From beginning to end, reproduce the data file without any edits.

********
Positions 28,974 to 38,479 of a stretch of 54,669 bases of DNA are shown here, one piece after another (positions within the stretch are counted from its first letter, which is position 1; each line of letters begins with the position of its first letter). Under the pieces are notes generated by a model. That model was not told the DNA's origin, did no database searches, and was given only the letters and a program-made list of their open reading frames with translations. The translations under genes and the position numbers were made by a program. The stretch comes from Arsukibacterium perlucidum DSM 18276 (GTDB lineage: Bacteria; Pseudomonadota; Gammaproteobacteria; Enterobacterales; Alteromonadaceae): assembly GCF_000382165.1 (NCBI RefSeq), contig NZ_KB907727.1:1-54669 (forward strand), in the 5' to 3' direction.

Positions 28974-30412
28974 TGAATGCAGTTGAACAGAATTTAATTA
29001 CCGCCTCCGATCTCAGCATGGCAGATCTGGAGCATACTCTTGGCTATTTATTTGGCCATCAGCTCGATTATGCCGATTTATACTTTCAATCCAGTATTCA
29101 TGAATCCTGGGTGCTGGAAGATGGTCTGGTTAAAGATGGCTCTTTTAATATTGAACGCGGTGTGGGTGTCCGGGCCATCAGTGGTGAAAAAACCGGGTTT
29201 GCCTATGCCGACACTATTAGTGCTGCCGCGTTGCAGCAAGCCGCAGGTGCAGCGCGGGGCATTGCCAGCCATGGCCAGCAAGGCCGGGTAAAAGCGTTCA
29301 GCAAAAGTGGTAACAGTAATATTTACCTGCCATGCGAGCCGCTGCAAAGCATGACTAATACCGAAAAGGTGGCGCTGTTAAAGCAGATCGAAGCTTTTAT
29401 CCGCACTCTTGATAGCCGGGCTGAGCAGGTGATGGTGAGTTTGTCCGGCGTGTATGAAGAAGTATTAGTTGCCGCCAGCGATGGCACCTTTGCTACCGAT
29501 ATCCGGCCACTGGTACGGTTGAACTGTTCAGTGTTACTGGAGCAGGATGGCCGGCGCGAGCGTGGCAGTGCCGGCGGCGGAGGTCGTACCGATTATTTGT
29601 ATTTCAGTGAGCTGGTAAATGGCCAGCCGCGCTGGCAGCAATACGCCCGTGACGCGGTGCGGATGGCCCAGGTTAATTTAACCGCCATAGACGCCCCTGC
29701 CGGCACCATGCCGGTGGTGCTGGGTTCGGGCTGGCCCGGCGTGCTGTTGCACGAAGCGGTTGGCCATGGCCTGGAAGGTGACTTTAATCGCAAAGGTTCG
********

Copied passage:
Positions 28,974 to 38,479 of a stretch of 54,669 bases of DNA are shown here, one piece after another (positions within the stretch are counted from its first letter, which is position 1; each line of letters begins with the position of its first letter). Under the pieces are notes generated by a model. That model was not told the DNA's origin, did no database searches, and was given only the letters and a program-made list of their open reading frames with translations. The translations under genes and the position numbers were made by a program. The stretch comes from Arsukibacterium perlucidum DSM 18276 (GTDB lineage: Bacteria; Pseudomonadota; Gammaproteobacteria; Enterobacterales; Alteromonadaceae): assembly GCF_000382165.1 (NCBI RefSeq), contig NZ_KB907727.1:1-54669 (forward strand), in the 5' to 3' direction.

Positions 28974-30412
28974 TGAATGCAGTTGAACAGAATTTAATTA
29001 CCGCCTCCGATCTCAGCATGGCAGATCTGGAGCATACTCTTGGCTATTTATTTGGCCATCAGCTCGATTATGCCGATTTATACTTTCAATCCAGTATTCA
29101 TGAATCCTGGGTGCTGGAAGATGGTCTGGTTAAAGATGGCTCTTTTAATATTGAACGCGGTGTGGGTGTCCGGGCCATCAGTGGTGAAAAAACCGGGTTT
29201 GCCTATGCCGACACTATTAGTGCTGCCGCGTTGCAGCAAGCCGCAGGTGCAGCGCGGGGCATTGCCAGCCATGGCCAGCAAGGCCGGGTAAAAGCGTTCA
29301 GCAAAAGTGGTAACAGTAATATTTACCTGCCATGCGAGCCGCTGCAAAGCATGACTAATACCGAAAAGGTGGCGCTGTTAAAGCAGATCGAAGCTTTTAT
29401 CCGCACTCTTGATAGCCGGGCTGAGCAGGTGATGGTGAGTTTGTCCGGCGTGTATGAAGAAGTATTAGTTGCCGCCAGCGATGGCACCTTTGCTACCGAT
29501 ATCCGGCCACTGGTACGGTTGAACTGTTCAGTGTTACTGGAGCAGGATGGCCGGCGCGAGCGTGGCAGTGCCGGCGGCGGAGGTCGTACCGATTATTTGT
29601 ATTTCAGTGAGCTGGTAAATGGCCAGCCGCGCTGGCAGCAATACGCCCGTGACGCGGTGCGGATGGCCCAGGTTAATTTAACCGCCATAGACGCCCCTGC
29701 CGGCACCATGCCGGTGGTGCTGGGTTCGGGCTGGCCCGGCGTGCTGTTGCACGAAGCGGTTGGCCATGGCCTGGAAGGTGACTTTAATCGCAAAGGTTCG